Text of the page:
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The other members of the Persian embassy had returned to Sais from their excursion up the Nile to the pyramids. Prexaspes alone, the ambassador from Cambyses, had already set out for Persia, in order to inform the king of the successful issue of his suit.
The palace of Amasis was full of life and stir. The huge building was filled in all parts by the followers of the embassy, nearly three hundred in number, and by the high guests themselves, to whom every possible attention was paid. The courts of the palace swarmed with guards and officials, with young priests and slaves, all in splendid festal raiment.
On this day it was the king's intention to make an especial display of the wealth and splendor of his court, at a festival arranged in honor of his daughter's betrothal.
The lofty reception-hall opening on to the gardens, with its ceiling sown with thousands of golden stars and supported by gaily-painted columns, presented a magic appearance. Lamps of colored papyrus hung against the walls and threw a strange light on the scene, something like that when the sun's rays strike through colored glass. The space between the columns and the walls was filled with choice plants, palms, oleanders, pomegranates, oranges and roses, behind which an invisible band of harp and flute-players was stationed, who received the guests with strains of monotonous, solemn music.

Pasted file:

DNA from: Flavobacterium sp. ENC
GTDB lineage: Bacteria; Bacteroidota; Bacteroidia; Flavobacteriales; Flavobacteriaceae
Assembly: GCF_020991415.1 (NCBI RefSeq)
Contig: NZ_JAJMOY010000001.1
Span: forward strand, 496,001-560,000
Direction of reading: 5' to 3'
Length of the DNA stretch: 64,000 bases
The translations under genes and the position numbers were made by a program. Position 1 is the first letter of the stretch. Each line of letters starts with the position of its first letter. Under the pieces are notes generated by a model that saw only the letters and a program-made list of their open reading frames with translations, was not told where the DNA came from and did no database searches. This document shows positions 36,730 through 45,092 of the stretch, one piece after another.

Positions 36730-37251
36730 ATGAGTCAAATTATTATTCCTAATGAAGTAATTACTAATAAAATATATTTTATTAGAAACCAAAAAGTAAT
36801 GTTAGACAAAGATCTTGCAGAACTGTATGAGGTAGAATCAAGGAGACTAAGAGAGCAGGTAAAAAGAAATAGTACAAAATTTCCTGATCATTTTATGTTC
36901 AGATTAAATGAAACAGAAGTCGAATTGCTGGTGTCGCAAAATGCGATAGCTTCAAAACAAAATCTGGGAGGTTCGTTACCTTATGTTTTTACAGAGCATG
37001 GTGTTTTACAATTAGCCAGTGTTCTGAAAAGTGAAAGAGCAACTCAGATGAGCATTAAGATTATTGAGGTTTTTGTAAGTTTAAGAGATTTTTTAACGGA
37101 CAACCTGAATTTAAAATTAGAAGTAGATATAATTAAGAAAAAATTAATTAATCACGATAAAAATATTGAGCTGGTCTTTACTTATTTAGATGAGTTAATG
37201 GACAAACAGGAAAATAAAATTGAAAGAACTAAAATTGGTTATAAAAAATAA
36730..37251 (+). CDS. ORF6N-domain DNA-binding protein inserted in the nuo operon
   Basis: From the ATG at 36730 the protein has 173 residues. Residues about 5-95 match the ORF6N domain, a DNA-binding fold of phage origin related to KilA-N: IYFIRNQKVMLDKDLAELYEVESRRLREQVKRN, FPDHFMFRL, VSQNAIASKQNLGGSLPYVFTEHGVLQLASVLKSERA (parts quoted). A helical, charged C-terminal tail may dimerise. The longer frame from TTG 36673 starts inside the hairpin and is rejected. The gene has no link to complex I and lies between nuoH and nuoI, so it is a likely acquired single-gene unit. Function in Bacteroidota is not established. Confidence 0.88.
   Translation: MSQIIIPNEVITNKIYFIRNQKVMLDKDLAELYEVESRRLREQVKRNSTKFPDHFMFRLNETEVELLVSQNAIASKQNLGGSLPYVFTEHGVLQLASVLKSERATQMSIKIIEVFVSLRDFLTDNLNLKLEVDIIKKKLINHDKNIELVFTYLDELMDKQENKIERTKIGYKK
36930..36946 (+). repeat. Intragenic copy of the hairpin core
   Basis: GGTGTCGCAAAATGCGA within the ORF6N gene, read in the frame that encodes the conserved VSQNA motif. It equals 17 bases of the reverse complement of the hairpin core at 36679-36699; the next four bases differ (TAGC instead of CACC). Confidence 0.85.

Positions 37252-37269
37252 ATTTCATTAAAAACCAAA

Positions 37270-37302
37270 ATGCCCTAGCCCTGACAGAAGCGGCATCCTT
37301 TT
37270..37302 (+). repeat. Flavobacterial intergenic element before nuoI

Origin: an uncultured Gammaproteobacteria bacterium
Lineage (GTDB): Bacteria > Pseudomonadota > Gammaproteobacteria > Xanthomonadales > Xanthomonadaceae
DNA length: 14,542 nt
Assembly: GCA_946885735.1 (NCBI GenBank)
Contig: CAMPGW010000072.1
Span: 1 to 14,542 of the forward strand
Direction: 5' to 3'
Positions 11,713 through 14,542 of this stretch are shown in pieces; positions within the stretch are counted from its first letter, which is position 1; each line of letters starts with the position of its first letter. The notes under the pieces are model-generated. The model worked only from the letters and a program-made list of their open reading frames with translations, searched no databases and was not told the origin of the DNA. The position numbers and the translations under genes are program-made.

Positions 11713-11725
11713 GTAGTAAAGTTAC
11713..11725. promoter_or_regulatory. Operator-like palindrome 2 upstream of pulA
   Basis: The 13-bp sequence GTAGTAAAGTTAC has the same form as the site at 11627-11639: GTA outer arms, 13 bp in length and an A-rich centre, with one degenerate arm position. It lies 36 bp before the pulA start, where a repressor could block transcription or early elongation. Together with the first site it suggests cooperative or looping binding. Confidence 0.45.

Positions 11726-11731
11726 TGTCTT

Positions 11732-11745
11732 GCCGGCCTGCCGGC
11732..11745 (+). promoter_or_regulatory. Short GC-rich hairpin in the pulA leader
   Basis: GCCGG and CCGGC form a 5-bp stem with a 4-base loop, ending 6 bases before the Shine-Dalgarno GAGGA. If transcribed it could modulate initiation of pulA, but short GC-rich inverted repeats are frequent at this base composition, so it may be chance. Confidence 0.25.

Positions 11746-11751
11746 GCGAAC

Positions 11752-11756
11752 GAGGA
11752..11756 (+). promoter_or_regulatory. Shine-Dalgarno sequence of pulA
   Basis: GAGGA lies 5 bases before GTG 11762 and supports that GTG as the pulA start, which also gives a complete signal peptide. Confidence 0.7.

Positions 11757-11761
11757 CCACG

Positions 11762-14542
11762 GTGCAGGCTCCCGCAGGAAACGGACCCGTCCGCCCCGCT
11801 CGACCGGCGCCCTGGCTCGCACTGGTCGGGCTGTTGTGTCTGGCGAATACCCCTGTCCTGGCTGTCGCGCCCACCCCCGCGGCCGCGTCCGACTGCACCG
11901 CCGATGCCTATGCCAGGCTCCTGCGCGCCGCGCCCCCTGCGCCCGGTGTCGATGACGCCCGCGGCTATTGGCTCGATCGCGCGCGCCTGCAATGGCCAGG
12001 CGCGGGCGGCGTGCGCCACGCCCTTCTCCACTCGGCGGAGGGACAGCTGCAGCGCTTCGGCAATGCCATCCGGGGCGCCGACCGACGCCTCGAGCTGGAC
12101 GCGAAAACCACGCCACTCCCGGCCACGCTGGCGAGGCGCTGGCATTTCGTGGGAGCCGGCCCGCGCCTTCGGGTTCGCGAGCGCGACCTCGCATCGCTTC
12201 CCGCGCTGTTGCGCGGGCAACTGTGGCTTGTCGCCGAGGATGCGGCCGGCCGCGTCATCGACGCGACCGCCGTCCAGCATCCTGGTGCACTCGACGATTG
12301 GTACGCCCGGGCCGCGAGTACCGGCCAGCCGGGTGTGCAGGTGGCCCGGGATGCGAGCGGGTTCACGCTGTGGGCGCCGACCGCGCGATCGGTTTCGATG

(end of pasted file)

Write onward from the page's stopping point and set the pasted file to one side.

The floor of this hall was paved in black and white, and in the middle stood elegant tables covered with dishes of all kinds, cold roast meats, sweets, well-arranged baskets of fruit and cake, golden jugs of wine, glass drinking-cups and artistic flower-vases.
A multitude of richly-dressed slaves under direction of the high-steward, busied themselves in handing these dishes to the guests, who, either standing around, or reclining on sumptuous seats, entertained themselves in conversation with their friends.
Both sexes and all ages were to be found in this assembly. As the women entered, they received charming little nosegays from the young priests in the personal service of the king, and many a youth of high degree appeared in the hall with flowers, which he not only offered to her he loved best, but held up for her to smell.
The Egyptian men, who were dressed as we have already seen them at the reception of the Persian embassy, behaved towards the women with a politeness that might almost be termed submissive. Among the latter few could pretend to remarkable beauty, though there were many bewitching almond-shaped eyes, whose loveliness was heightened by having their lids dyed with the eye-paint called "mestem." The majority wore their hair arranged in the same manner; the wealth of waving brown locks floated back over the shoulders and was brushed behind the ears, one braid being left on each side to hang over the temples to the breast. A broad diadem confined these locks, which as the maids knew, were quite as often the wig-maker's work as Nature's. Many ladies of the court wore above their foreheads a lotus-flower, whose stem drooped on the hair at the back.